A "good enough" mom muses about alpha moms, adoption, computers, the State Of The World, Internet quirkiness, and the Kosmik All
Time out!
(Or, "The Omegas are parenting wusses".) Johnny is a self-proclaimed parenting hard-ass. The lucky Johnny and Sharon have a lovely two-year-old who goes to bed at 7 p.m. Sigh. Can OmegaMom admit that she's jealous? OmegaDotter (admittedly two years older) has a bedtime routine that starts any time between 7:45 and 8:45, and ends between 8:45 and 9:45. She gets a bath every other day or so, then "eleven minutes" with OmegaDad (a very elastic period of time, because OmegaMom uses it to chill in the office, read email, blogs, lists, boards, etc.), then gets one or two stories read to her by OmegaMom, then has to have OmegaMom with her while she goes to sleep, which can take anywhere from one minute to...let's say, "a long, long time". God forbid we change the routine. All hell breaks loose. Then there is the "time-out" thing. We tried time-outs with OmegaDotter when she was a young'un. Note the "tried". One could call OmegaDotter "spirited", I'm thinking. Or perhaps it's a matter of attachment issues. Time-outs are a waste of time in this house. She gets absolutely hysterical, and a two-minute time-out turns into a one-hour ordeal for the whole family, which ends with OmegaDotter hiccuping in OmegaMom's arms, very damp from tears and exhausted. Of course, the OmegaParents are exhausted, too, by this time. "Alone" is a very, very scary thing for her. Disapproval is, too. So we have had to find ways and means to convey disciplinary ideas to her. This is not to say she's a Wild Thang. "Time-ins" (where one holds child in arms fairly securely, facing outward, and "discuss" the behavior in question) work--we get hysterics, but they're much shorter. And OmegaMom is, of course, a Mean Mommy, who has drilled the Fear of Leaving The Store into OmegaDotter to the point where a simple, "Do we have to go sit in the car until you can behave?" has mutated to A Look when mom and dotter are out shopping together. (This required application of only a few carrying-the-tantrumming-dotter-out-of-the-store scenes.) Unfortunately, OmegaDad is a ball of mush when it comes to the dotter--usually--so a group outing can be more problematic. We'd much rather have a happy, healthy girl than deal with the hysterics that go with time-outs, or the hysterics (hours-long, making-herself-sick type hysterics) that emerged about six months after bringing dotter home when we would put her to bed in her crib by herself. But I will admit there are times when it would be nice to have a dotter that goes into time-outs with only a small amount of fuss, who goes to bed by herself at a set time, and who stays in that bed all night long without climbing in with mom and dad and subjecting mommy to the Foot Thing.
posted by Kate @ 2/15/2006 11:04:00 PM  
  • At 2/16/2006 10:33:00 AM, Anonymous Anonymous said…

    Sounds a familiar; in our house, Dad is easier to influence, too.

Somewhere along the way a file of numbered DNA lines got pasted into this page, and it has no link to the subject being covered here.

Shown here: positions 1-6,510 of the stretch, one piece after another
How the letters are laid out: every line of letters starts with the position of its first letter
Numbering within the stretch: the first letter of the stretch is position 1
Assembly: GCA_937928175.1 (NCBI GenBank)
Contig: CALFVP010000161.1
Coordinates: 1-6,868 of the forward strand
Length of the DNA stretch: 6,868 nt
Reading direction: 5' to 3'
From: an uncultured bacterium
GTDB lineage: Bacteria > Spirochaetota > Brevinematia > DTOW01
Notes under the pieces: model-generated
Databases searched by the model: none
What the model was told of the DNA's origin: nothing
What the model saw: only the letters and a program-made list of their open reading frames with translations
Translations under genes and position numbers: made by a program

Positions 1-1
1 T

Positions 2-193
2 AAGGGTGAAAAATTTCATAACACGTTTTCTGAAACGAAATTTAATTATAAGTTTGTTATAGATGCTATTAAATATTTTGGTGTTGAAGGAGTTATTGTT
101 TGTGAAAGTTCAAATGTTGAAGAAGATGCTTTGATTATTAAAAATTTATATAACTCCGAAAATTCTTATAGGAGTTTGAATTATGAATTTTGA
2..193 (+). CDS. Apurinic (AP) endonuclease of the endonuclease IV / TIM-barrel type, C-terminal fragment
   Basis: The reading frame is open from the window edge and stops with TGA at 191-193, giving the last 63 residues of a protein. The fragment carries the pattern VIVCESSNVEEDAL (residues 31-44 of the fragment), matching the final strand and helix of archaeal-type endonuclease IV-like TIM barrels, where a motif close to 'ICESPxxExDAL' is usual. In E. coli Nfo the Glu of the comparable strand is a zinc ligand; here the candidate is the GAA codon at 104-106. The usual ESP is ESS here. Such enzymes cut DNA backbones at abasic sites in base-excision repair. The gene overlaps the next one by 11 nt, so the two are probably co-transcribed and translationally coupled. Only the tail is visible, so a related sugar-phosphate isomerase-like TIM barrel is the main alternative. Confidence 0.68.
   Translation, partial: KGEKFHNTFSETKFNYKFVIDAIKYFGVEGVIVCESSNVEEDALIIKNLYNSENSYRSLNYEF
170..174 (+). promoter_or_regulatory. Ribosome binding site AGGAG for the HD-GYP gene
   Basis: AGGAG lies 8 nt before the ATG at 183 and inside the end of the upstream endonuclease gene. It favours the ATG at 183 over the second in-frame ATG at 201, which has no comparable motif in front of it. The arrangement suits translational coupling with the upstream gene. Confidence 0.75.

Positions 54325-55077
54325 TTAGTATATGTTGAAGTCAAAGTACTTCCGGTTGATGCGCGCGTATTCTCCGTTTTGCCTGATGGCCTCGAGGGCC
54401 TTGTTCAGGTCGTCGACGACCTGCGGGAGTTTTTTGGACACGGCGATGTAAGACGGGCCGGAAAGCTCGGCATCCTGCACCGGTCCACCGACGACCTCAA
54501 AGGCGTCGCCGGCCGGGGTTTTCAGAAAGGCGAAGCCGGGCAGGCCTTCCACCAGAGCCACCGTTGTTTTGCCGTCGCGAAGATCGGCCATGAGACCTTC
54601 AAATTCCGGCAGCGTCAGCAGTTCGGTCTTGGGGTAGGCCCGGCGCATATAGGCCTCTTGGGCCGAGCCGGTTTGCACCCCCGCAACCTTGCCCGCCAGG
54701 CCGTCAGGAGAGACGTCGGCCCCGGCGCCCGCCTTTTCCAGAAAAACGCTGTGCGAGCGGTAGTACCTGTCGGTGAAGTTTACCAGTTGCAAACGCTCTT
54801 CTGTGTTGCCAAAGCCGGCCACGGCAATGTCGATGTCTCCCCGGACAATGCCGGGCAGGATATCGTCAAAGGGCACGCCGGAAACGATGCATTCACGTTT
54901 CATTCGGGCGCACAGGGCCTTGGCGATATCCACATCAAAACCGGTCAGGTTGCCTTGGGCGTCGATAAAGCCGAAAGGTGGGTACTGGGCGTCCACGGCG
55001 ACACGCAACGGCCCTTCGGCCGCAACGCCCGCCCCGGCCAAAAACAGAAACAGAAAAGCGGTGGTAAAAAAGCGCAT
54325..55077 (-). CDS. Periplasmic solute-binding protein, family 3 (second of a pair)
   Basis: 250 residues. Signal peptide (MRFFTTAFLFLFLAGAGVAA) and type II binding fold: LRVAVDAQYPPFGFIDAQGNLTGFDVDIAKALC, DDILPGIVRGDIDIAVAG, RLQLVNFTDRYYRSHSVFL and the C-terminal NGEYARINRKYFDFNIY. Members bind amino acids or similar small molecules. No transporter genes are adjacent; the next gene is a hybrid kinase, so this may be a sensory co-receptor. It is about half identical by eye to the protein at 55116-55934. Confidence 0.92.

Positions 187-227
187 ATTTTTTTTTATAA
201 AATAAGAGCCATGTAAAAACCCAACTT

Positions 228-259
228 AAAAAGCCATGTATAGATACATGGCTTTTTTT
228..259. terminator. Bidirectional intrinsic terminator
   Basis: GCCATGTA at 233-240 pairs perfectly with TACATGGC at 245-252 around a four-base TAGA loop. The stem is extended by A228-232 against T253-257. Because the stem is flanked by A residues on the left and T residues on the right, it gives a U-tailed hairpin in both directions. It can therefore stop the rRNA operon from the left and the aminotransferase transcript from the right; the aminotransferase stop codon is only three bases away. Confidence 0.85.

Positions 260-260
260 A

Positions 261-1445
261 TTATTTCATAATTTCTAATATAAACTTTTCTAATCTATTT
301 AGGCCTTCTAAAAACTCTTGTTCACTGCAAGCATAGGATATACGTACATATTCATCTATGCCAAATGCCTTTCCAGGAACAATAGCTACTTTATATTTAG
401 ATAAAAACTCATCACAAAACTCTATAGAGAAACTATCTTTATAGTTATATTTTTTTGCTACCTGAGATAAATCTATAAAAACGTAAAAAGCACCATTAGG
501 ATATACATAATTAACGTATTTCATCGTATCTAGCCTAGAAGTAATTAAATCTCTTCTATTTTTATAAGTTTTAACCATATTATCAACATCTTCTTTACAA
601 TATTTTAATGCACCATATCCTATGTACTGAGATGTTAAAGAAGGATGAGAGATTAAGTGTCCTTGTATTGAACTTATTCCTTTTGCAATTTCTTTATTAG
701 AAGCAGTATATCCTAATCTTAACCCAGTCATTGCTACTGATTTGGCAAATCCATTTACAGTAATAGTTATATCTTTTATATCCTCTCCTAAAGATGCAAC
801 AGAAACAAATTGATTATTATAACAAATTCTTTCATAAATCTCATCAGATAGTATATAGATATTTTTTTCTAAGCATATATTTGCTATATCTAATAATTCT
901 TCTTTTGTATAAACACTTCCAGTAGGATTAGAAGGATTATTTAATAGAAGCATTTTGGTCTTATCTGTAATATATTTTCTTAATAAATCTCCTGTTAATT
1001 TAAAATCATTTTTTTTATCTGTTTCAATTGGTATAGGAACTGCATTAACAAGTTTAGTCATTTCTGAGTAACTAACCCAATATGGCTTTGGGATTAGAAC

• At 2/16/2006 11:04:00 AM, Blogger Momma Star said…

    Oh yes, the hysterics. Mine can work himself into asthma flares.

    I am so over the "this works for every kid" parenting theories.

  • At 2/16/2006 03:24:00 PM, Anonymous gigi said…

    This post reminded me of the last time I saw my nephew. He's such a little bugger (at the age of 3) that he is very well versed on the time out procedure. As a matter of fact, if he has done something wrong and is on the verge of being caught, he runs to his timeout chair before anyone can yell at him!

    The last time that I saw him was at a family bar-b-que. He had smacked me in the head and my brother was making him apologize to me. My nephew didn't want to so my brother gave him an option: either aplogize or have a time out. The little sh!t ran right to his timeout chair, laughing the whole way! It seems to me that the whole timeout concept seems to have gone right over his head. That, and it's just not working!

  • At 2/16/2006 05:17:00 PM, Blogger Scott Ocheltree said…

    Bedtime isn't an issue for us at our house, but that's because we found something that works for us. And I didn't get the feel that what you are doing doesn't work for you.

    Like momma star said, "This works for every kid" theories are bulls**t.

    We are on boy #3, a beautiful child (just like the other 2) but a completely unique person. Which is what makes each one of them so fascinating.

  • At 2/17/2006 02:53:00 PM, Anonymous Figlet said…

    I am SO relieved you wrote this post because that's exactly our routine. I mean it's a routine of sorts, albeit an imperfect one. Dinner. Bath. Stories. Jammies. ANDWHENAREYOUGOINGTOFALLASLEEPFORTHELOVEOFGODPLEASEPLEASEPLEASE. You know. At least LSP slept solo last night. It's the least she could do for staying up til 11PM.

  • At 2/17/2006 03:19:00 PM, Blogger ThoughtsInsideMyHead said…

    When I was a teen, I babysat for a little boy adopted from Korea. He had major attachment issues, too. I still remember the bedtime ritual I went through with him. His parents were much more adamant about explaining everything to me, the clueless teen, than any other parent I ever worked for.
    Put little boy in the crib, sit in the rocking chair for about an hour,turn on the special music, then when he closed his eyes, crawl on the floor and sneak out.
    I never minded doing this, but I'm sure the elaborate routine wore his parents down. I guess that's why they needed me.

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About Me
Name: OmegaMom
Home: Southwest
About Me: Middle-aged mom of a 4-year-old adopted from China. Love science, debate, good SF and fantasy, hiking, music of almost every style. Lousy housekeeper. "Good enough" mom.
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